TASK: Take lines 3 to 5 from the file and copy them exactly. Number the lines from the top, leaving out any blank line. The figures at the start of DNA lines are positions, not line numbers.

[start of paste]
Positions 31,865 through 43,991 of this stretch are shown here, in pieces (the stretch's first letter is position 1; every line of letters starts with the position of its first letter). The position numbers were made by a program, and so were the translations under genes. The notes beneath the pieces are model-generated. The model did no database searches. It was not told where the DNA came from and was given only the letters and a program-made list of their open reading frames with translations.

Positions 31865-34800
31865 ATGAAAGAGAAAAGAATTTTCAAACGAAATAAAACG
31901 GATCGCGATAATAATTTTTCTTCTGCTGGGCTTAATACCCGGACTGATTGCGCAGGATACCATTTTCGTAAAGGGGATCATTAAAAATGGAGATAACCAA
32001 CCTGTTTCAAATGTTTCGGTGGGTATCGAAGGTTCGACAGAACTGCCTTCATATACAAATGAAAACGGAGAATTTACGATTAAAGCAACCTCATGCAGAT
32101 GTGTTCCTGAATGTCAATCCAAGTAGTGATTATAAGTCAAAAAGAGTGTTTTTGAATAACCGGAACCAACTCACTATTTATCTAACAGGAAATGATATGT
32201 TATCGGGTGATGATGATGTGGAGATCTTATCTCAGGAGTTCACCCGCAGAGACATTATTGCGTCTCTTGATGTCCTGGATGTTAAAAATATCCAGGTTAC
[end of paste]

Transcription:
31865 ATGAAAGAGAAAAGAATTTTCAAACGAAATAAAACG
31901 GATCGCGATAATAATTTTTCTTCTGCTGGGCTTAATACCCGGACTGATTGCGCAGGATACCATTTTCGTAAAGGGGATCATTAAAAATGGAGATAACCAA
32001 CCTGTTTCAAATGTTTCGGTGGGTATCGAAGGTTCGACAGAACTGCCTTCATATACAAATGAAAACGGAGAATTTACGATTAAAGCAACCTCATGCAGAT